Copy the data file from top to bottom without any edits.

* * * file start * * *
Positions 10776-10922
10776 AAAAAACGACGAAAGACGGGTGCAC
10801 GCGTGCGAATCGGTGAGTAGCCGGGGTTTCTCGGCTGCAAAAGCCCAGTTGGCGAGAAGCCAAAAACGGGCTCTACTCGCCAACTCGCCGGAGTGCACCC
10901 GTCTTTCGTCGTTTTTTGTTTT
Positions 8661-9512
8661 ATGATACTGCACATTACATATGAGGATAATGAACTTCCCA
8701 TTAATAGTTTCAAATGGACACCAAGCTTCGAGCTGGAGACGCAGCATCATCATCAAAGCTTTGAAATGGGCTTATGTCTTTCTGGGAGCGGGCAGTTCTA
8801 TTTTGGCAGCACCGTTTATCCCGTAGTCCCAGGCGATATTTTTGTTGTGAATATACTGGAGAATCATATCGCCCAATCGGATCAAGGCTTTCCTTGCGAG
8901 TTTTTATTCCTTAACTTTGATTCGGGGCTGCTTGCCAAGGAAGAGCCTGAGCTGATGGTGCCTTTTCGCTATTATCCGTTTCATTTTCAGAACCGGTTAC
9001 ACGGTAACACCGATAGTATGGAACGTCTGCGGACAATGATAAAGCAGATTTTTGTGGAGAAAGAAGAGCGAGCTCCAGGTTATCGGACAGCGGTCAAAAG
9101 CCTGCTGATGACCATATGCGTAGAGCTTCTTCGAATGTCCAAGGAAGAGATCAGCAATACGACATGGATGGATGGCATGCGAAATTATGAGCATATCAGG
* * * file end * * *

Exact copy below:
Positions 10776-10922
10776 AAAAAACGACGAAAGACGGGTGCAC
10801 GCGTGCGAATCGGTGAGTAGCCGGGGTTTCTCGGCTGCAAAAGCCCAGTTGGCGAGAAGCCAAAAACGGGCTCTACTCGCCAACTCGCCGGAGTGCACCC
10901 GTCTTTCGTCGTTTTTTGTTTT
Positions 8661-9512
8661 ATGATACTGCACATTACATATGAGGATAATGAACTTCCCA
8701 TTAATAGTTTCAAATGGACACCAAGCTTCGAGCTGGAGACGCAGCATCATCATCAAAGCTTTGAAATGGGCTTATGTCTTTCTGGGAGCGGGCAGTTCTA
8801 TTTTGGCAGCACCGTTTATCCCGTAGTCCCAGGCGATATTTTTGTTGTGAATATACTGGAGAATCATATCGCCCAATCGGATCAAGGCTTTCCTTGCGAG
8901 TTTTTATTCCTTAACTTTGATTCGGGGCTGCTTGCCAAGGAAGAGCCTGAGCTGATGGTGCCTTTTCGCTATTATCCGTTTCATTTTCAGAACCGGTTAC
9001 ACGGTAACACCGATAGTATGGAACGTCTGCGGACAATGATAAAGCAGATTTTTGTGGAGAAAGAAGAGCGAGCTCCAGGTTATCGGACAGCGGTCAAAAG
9101 CCTGCTGATGACCATATGCGTAGAGCTTCTTCGAATGTCCAAGGAAGAGATCAGCAATACGACATGGATGGATGGCATGCGAAATTATGAGCATATCAGG